What is a Parish Council?
A parish council is a local authority that makes decisions on behalf of the people in the parish. It is the level government closest to the community, with the district authority above it in the hierarchy.
As it is the authority closest to the people, parish councils are invariably the first place people will go with concerns or ideas. For this reason they are a vital part of any community.
What powers do parish councils have?
They have a wide range of powers which essentially related to local matters, such as looking after community buildings, open space, allotments, play areas, street lighting, bus shelters, car parks and much more. The council also has the power to raise money through taxation, the precept. The precept is the parish council’s share of the council tax. The precept demand goes to the billing authority, the district council, which collects the tax for the parish council.
What decisions do Parish Councils make?
Parish councils make all kinds of decisions on issues that affect the local community. Probably the most common topics that parish councils get involved with are planning matters (they are statutory consultees), crime prevention, managing open spaces and campaigning for and delivering better services and facilities.
It’s true to say that on their own, parish councils have limited powers to make decisions. But they do have the ability to negotiate with, and the power to influence, those other organisations that do make the final decisions (such as the borough council, health authorities, police etc).
In this respect parish councils are extremely powerful. The organisations that make the final decisions know that a parish council gives the best reflection of how a community feels about something, and its views will be taken seriously.
All meetings are open to the public and there is a forum before the start of the meeting at which members of the public can raise concerns and ask questions. There is also an annual meeting which all parishioners are invited to attend. All meetings are advertised on the council notice boards. Residents can bring to the attention of the parish council anything that concerns them, either directly or though the clerk. If matters raised are not the responsibility of the council, the clerk can bring them to the attention of the proper authority.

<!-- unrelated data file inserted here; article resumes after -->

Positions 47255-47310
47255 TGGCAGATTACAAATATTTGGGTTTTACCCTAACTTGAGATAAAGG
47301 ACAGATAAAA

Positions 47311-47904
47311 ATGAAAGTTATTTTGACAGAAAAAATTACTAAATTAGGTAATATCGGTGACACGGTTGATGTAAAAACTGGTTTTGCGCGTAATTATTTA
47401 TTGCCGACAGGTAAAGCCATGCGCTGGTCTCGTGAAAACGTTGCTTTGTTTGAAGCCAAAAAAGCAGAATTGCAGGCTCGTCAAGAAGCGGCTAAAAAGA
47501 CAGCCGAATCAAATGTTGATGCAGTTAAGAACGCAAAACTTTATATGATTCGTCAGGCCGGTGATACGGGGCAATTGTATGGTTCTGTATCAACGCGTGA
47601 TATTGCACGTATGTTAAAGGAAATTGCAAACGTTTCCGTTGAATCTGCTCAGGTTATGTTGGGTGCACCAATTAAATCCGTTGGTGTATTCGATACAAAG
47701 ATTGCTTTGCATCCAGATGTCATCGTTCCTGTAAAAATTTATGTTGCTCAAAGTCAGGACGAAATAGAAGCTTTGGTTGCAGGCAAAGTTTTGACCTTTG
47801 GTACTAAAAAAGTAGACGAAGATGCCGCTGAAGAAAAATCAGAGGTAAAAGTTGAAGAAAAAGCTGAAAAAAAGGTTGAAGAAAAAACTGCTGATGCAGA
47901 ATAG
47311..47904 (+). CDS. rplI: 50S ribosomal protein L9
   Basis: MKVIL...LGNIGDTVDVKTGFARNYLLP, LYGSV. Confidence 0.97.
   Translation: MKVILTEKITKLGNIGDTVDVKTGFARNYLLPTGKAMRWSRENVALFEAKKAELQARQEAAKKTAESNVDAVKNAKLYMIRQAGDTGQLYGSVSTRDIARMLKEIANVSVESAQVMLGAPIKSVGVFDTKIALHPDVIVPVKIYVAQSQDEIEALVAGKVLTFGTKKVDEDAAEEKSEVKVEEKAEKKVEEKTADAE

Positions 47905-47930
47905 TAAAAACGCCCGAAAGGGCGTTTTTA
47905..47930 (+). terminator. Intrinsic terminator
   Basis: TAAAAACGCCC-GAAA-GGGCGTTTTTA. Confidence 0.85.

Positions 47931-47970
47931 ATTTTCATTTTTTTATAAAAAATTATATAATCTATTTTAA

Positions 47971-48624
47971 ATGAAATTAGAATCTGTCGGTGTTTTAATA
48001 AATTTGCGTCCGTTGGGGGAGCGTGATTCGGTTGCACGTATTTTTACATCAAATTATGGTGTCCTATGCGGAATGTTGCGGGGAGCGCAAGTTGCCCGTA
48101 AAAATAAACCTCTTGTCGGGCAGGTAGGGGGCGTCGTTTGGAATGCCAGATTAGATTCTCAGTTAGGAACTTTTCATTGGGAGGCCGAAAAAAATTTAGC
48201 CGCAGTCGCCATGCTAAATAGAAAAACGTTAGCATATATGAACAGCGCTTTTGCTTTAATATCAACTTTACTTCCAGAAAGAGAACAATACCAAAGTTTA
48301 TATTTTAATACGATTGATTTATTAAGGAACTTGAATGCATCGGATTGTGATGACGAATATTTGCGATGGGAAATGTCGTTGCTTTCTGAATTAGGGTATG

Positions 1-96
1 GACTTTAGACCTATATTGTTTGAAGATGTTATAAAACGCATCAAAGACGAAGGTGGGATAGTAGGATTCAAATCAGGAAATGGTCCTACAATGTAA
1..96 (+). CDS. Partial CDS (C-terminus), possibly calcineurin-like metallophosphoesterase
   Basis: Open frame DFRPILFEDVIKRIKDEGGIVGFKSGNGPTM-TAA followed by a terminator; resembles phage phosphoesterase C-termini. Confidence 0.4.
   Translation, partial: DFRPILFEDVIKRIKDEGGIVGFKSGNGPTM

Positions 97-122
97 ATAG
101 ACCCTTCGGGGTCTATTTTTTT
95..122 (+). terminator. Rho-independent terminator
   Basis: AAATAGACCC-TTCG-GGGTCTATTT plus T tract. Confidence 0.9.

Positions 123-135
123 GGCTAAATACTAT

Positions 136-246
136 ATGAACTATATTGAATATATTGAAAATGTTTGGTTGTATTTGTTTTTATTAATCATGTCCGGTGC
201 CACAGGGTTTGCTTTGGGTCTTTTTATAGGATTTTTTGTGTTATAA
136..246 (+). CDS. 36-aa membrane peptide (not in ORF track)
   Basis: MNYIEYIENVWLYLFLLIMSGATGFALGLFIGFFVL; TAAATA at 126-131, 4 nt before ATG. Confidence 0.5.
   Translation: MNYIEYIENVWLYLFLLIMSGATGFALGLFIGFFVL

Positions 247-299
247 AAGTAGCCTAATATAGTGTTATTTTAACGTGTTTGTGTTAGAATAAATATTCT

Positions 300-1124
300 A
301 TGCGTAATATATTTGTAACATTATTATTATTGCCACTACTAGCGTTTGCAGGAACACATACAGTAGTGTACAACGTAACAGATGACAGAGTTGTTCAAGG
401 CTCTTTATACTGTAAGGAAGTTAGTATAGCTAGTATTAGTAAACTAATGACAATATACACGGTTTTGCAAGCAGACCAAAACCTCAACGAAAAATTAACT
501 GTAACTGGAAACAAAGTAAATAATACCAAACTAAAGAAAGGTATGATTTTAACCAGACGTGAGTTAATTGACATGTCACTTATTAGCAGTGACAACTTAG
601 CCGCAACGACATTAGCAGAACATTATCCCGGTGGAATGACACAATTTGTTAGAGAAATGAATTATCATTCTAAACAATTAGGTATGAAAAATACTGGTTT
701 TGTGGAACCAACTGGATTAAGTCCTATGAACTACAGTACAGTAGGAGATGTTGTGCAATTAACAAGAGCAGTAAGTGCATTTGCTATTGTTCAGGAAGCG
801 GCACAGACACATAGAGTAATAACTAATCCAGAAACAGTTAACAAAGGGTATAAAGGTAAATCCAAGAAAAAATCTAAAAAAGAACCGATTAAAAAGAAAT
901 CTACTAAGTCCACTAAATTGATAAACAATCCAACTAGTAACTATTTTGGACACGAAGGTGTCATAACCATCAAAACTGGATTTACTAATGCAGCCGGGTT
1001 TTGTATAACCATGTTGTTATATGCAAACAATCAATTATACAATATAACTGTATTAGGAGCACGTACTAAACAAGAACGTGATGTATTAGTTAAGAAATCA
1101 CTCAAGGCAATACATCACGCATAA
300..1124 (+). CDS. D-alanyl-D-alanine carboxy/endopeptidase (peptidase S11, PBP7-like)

Why become a Parish Councillor?
If you’ve never been to a parish council meeting before, you may be forgiven for thinking that parish councillors are a group of (probably older) people who meet now and then in a draughty village hall. If, however, you live in a community where something ‘big’ has happened, you’ll know that when people in the community need support and guidance, it is sometimes the parish council that is turned to.
By becoming a parish councillor you become someone your community will look to for help, guidance and support and a community leader with the power to influence decisions for the benefit of the people you serve. Seeing your community change for the better, as a result of decisions you have helped make, is something that can give you a sense of achievement and pride.
How much time does it take up?
Councils usually meet once a month for the council meeting, to which members of the public are also invited. Meetings may last two or three hours, depending on the agenda set for the meeting to discuss. Some councils have committees to deal with specific subjects, such as environmental issues. In addition to the regular meetings, councillors are required to attend other meeting representing the council e.g. acting as a representative on an outside body, community activities or helping develop a new project for the community.
How long does a parish councillor serve for?
Once elected, parish councillors sit on the council for a maximum of four years. If they then want to stay in the post they can stand for re-election.
Am I eligible to be a Parish Councillor?
To stand for election on a parish council, you must:
To be eligible to stand for an election for a particular parish, you must:
You don’t have to be connected to a political party.
If you do become a parish councillor you will have to sign up to the Code of Conduct.